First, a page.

A History of Audio Processing Part 6: In Their Own Words – Learning From the Pioneers
by Jim Somich
with Barry Mishkind
[November 2019] Before his untimely death, Jim Somich and I had a number of conversations by phone and email as we discussed the history of broadcast audio processing and laid the basis for this article.
As in the previous installments, Jim took the lead on this guided tour. I get to help finish it off as a tribute to a great radio engineer.
It is very interesting to learn what it was that drove the different approaches to audio processsing.
As we saw in a previous part, for example, the Texar Audio Prisms were developed largely under pressure to counter a new processor at a competing station.
It seems to me that one of the best ways to understand the philosophy behind each processing line is to speak with the designers themselves. Although the keen competition amongst the manufacturers tends to keep the top guys from divulging any secrets, a chance to sit down and talk with them gives one a much greater appreciation for what goes into taking program audio and making it ready for the transmitter. I am sure you will be as fascinated as I was by what they had to day.
In preparing this material, we were fortunate to be able to interview Bob Orban and Frank Foti, living legends in the processing world, and Cornelius Gould, a young turk who might well be the contemporary face of the processing designers on the cutting edge of the technology.
These three guys are among the best-placed to give us insights – not only into the current state of audio processing – but into what we can expect in the years ahead.
Given the packed schedules of most everyone today, you will understand that the following conversations were a combination of live, email and telephone conversations (including 2019 updates). If we listen carefully and are fortunate, we might learn something from these guys.
The Processing “Light” Goes On
Jim Somich: Frank Foti, while some people think you were an “overnight success,” I know you really exemplify being on a path of learning, experimenting, and finally, after a lot of hard work, succeeding in your goals. Who and what influenced you as you worked your way up to your first processor, the Vigilante?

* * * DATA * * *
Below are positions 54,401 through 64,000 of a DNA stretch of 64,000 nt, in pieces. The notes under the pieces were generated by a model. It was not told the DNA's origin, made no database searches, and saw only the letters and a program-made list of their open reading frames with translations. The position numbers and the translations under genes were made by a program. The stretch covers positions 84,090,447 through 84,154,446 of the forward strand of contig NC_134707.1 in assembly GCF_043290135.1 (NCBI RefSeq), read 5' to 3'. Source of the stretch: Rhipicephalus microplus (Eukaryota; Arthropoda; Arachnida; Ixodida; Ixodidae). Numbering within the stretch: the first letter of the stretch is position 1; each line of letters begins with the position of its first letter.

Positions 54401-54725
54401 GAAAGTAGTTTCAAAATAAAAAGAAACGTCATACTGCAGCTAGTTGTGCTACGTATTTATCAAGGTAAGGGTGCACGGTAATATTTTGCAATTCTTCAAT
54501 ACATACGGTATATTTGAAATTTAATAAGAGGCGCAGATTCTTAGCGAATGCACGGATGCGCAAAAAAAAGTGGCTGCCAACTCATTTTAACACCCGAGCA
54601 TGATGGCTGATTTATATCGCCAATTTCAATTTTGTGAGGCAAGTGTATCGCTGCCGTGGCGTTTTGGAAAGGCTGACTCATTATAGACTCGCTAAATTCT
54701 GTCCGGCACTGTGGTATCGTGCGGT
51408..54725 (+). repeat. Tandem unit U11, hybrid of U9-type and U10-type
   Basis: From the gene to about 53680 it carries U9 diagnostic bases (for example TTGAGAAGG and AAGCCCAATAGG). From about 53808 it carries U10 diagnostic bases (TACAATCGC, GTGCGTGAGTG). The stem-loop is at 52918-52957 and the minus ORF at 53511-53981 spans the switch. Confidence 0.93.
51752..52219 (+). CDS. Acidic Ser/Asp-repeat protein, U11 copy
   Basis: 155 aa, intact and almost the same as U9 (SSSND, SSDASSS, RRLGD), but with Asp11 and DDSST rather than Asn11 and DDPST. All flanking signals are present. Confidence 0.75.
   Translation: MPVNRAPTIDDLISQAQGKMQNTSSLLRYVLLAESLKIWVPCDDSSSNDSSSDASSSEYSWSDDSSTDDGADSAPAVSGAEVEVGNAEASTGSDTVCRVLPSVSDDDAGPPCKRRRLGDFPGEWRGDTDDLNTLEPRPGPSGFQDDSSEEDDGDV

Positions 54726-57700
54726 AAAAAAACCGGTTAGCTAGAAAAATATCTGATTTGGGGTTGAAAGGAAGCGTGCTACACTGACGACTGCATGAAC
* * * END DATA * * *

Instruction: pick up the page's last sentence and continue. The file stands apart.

Frank Foti: During my stint at Z-100 in NYC (1983 to 1987) we had the Texar Audio Prisms. Up until that time, FM audio processors generally employed pre-emphasis before the (multiband) limiters.
Upon grasping a full understanding about how that multi-band system worked, I kept thinking about a limiter system that managed pre-emphasis after the multibands, rather than before them.
My thinking was that the control loops in that architecture were essentially tilted upwards a bit, due to the emphasis, and that was causing uneven processing in the upper frequencies. Essentially the upper range of each audio band had a lower limiting threshold.
The question – and quest – became finding out what happens if the control loops are flat and the limiters are set to manage pre-emphasis via differing threshold levels.
Building on What Came Before
Jim Somich: Your first processor was actually an adaptation of an existing model was it not?
Frank Foti: Yes. The Vigilante grew out of the Aphex Dominator, Model 700. I had seen the prototype Dominator at NAB 1985, but it was a lot more elaborate than the finished product. The prototype appeared to be a direct answer to the Orban Optimod 8100, but with auto-adjusting crossover frequencies, and a few other new tricks. I never knew why that version never appeared.
However, upon playing with the original Dominator – which sounded very good if not pushed too hard – it became apparent that the timing was the same in all three bands. That caused the unit to become “busy” sounding quite rapidly, especially when set aggressively. Before ever having a schematic at hand, I found the R-C networks that governed the timing and began playing. It did not take long to “tune” the unit for a CHR station.